In support of these NIH policies on data sharing, a number of NIH Institutes have taken the initiative to develop large repositories to make human subjects data available to the larger research community (https://www.nlm.nih.gov/NIHbmic/nih_data_sharing_repositories.html). For example, the National Heart Lung and Blood Institute (NHLBI) makes their epidemiological and clinical trial data available via the Biologic Specimen and Data Repository Information Coordinating Center (BioLINCC) (https://biolincc.nhlbi.nih.gov). That repository of individual level data includes more than 580,000 participants from over 110 Institute-supported clinical trials and observational studies (Coady and Wagner, 2013). Similarly, the National Institute on Drug Abuse (NIDA) makes data available from more than 50 clinical trials (N=30,000) via the NIDA Data Share Web site (https://datashare.nida.nih.gov/). And, more recently, the NIH common fund program All of Us (formerly the Precision Medicine Initiative Cohort Program) began developing a repository of 1 million human subjects (https://www.nih.gov/allofus-research-program).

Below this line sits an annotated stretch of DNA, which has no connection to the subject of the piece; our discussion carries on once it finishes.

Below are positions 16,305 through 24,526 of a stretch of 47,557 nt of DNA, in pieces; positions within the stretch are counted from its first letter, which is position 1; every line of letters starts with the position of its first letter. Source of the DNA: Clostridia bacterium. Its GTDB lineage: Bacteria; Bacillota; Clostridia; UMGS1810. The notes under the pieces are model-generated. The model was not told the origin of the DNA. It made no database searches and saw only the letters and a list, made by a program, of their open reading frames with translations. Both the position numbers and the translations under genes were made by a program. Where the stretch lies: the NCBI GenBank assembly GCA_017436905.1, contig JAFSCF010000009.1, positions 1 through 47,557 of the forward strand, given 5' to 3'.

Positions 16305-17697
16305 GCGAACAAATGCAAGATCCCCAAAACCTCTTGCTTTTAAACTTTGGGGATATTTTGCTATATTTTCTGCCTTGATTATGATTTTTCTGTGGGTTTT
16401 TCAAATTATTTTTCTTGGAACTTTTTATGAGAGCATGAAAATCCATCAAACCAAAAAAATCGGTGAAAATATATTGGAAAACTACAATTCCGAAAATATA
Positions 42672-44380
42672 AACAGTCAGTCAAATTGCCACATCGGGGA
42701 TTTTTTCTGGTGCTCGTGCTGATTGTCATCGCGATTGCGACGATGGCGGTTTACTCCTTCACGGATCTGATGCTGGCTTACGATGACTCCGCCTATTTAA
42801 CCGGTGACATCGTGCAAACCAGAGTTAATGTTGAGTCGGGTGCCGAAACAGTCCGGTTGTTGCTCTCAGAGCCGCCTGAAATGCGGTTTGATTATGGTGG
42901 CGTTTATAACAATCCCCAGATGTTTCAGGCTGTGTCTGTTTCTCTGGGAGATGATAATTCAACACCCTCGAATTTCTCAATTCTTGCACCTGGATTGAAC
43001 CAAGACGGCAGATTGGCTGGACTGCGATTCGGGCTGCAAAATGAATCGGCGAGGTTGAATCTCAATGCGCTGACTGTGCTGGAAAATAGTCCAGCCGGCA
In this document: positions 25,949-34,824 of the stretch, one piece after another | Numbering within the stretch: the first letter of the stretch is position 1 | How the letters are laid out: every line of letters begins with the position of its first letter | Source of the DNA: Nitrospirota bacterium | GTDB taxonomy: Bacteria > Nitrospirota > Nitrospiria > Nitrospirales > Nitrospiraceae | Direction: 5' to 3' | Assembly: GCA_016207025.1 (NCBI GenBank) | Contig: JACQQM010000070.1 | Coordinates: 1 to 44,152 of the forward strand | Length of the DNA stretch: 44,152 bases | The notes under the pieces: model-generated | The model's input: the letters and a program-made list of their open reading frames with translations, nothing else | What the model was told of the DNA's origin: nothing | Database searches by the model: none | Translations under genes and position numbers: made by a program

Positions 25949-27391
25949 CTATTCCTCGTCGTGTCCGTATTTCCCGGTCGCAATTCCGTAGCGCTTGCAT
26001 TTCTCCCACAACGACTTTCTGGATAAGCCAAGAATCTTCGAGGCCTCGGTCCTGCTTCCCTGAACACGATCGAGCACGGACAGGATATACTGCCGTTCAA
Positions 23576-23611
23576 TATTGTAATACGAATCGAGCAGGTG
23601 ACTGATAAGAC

Another well-developed, comprehensive program is the National Institute on Mental Health (NIHM) Data Archive (NDA)—a very large Federal data repository of NIMH-funded human studies (https://data-archive.nimh.nih.gov/). Started in 2008, the repository now includes approximately 4,200 registered users and 530 studies (N=135,000 human subjects). The NDA program collects human subject study data from NIMH-funded grantees, performs data quality checks, standardizes data elements (i.e., variables) for harmonization across studies and, then, after a predetermined period, makes the de-identified data available to the general research community. Researchers then must apply for access to conduct secondary data analysis studies. NIMH strongly encourages grantees to submit study data every 6 months from the start of the study until its conclusion and training is provided on how to submit that data. NIMH makes study data available to the general research community no later than 1-year after the grant termination date. Thus, grantees have 1 year to publish exclusively before the study data are available for publication by other researchers. Costs associated with providing data to the NDA are generally included within the grant application and thus are not absorbed by the grantee’s institution.